Building the Business case for Sustainability and Energy Reporting Software
Accuvio – Sustainability and Energy Data Software Specialists
The core of any successful sustainability programme is a set of clearly defined objectives, engaged stakeholders and supportive decision makers backed up with regular reporting on trends, and progress against targets. In the early days of Sustainability reporting, spreadsheets were common place and were adequate as the scope of reporting was manageable, infrequent and by today’s standards low key. In recent years however, this has changed significantly, with most sustainability managers in plc’s having to report on average to 4 voluntary initiatives, and 3 mandatory compliance schemes annually, to the board quarterly and management monthly. In addition, there are ad-hoc reports requested by sales teams for large customer bids and investor enquiries. This evolution requires an updated approach, and hence organisation turn to technology, and specifically Sustainability and Energy Reporting Software.
Compiling a business case for Sustainability and Energy reporting software to be put to a board or financial director can be challenging to quantify and to articulate. Therefore, in response to customer demands we have compiled this document which aims to outline some of the key components to consider when compiling and calculating the business case.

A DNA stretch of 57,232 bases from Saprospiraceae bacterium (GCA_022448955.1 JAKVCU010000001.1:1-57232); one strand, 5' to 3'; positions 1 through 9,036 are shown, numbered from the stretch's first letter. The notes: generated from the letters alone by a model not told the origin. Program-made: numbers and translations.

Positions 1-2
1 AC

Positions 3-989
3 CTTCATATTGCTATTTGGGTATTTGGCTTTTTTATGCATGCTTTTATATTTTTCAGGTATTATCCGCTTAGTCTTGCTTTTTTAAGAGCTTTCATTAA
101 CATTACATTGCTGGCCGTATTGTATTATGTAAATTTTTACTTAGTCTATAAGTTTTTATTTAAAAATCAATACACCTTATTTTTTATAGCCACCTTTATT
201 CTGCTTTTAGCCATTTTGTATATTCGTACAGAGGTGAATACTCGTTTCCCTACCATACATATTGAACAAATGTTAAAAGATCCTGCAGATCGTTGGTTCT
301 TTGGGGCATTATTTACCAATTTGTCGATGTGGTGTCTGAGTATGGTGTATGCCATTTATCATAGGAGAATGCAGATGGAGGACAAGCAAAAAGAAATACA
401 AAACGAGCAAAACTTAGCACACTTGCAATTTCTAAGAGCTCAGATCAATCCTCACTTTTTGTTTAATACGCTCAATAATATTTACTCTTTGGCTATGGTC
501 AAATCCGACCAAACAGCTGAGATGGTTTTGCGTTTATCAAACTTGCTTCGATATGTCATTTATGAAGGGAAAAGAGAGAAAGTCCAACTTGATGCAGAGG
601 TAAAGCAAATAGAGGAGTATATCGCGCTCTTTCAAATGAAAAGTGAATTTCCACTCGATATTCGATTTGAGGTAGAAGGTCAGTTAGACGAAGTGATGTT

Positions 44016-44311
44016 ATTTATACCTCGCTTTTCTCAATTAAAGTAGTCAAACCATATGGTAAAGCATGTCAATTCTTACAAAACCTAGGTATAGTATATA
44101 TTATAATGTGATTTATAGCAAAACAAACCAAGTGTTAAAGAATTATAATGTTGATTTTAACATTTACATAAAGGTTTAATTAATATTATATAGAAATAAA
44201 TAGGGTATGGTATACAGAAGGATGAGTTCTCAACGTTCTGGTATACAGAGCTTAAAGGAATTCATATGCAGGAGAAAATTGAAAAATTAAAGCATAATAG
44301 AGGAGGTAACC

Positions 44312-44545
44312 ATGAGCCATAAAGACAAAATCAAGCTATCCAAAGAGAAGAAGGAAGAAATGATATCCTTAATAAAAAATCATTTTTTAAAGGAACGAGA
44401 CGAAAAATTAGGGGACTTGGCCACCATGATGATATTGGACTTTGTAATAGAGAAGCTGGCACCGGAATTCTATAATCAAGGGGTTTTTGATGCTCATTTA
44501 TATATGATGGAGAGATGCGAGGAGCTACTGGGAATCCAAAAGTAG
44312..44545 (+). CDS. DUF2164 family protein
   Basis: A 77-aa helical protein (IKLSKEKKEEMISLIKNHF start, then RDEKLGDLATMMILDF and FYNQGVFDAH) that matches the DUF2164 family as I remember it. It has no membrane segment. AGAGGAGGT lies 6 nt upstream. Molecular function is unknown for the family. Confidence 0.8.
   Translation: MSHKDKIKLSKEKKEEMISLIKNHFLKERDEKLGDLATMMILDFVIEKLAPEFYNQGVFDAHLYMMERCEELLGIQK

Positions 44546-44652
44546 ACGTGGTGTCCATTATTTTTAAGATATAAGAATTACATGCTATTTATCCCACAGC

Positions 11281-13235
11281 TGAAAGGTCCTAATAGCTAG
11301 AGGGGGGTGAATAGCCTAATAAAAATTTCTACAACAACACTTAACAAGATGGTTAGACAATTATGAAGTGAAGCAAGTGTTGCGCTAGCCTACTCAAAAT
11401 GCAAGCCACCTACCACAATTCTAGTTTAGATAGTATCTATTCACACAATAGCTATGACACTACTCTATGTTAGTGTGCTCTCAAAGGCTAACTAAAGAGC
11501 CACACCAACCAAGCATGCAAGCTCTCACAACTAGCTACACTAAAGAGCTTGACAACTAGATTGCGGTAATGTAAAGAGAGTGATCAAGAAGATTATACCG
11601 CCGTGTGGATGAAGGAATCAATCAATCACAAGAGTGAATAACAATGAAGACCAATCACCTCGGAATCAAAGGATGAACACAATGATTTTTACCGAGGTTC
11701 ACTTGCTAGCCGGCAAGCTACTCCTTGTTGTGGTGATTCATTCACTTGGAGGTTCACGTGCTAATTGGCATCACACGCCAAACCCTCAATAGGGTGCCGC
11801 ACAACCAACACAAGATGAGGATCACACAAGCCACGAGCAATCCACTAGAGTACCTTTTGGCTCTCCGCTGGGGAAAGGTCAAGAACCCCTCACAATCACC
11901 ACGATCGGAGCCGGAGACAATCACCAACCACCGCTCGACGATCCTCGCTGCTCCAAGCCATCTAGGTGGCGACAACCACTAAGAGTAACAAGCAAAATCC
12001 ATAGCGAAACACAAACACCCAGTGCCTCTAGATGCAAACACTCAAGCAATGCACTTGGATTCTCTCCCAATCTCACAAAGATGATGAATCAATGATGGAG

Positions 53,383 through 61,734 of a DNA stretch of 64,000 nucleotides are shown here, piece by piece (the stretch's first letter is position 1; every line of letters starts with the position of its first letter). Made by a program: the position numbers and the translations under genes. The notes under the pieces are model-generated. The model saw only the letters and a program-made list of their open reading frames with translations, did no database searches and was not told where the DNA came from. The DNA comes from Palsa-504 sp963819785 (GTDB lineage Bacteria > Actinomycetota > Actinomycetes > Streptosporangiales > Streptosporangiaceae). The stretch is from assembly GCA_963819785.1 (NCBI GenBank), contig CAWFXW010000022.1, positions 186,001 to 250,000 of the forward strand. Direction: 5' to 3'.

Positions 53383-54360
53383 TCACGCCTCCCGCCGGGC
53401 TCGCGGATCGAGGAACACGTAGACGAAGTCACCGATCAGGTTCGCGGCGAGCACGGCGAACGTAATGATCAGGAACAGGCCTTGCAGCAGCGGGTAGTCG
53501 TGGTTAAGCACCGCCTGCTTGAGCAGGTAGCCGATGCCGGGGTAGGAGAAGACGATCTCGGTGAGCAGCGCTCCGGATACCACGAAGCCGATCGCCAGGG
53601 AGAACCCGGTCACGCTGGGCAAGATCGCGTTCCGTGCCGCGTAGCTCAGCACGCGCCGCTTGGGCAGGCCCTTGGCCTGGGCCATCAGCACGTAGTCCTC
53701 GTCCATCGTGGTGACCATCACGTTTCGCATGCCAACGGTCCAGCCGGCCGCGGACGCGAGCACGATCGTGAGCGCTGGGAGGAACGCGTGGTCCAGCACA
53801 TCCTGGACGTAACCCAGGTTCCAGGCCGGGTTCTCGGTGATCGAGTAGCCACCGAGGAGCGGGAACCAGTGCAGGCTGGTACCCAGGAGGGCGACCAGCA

Building the Business Case Concisely
Sustainability, Carbon and Energy Reporting has evolved significantly over the past 10 years and is now far more complicated and demanding. The challenge for Sustainability professionals when asked for a business case to adopt Sustainability software to help with these increased complexities is to explain to a financial controller or board why they suddenly need a system to do what they have been doing for the past 10 years on spreadsheets. The answer is clear to people in the sector, but to others, it’s not so obvious. Often the response involves the following five answers, but in this document, we discuss how the below five answers relate to the board or a CFO’s key drivers and concerns.
- Reporting Complexity: In 2006 Sustainability, Carbon and Energy reporting methodologies were much less complex. In 2016, the reports need to be fit for purpose for customer, shareholders, government, auditors, finance for carbon budgeting, and management for performance analysis.
- Increased reporting demands: In 2006 it was normal to have one report per year. Now quarterly reporting is the norm with the trend moving towards monthly performance reporting.
- Increasingly specific jurisdiction specific emission factors. There used to be just one main set of emissions factors, however now each country and energy supplier has their own set. Each need to be used in symphony with others.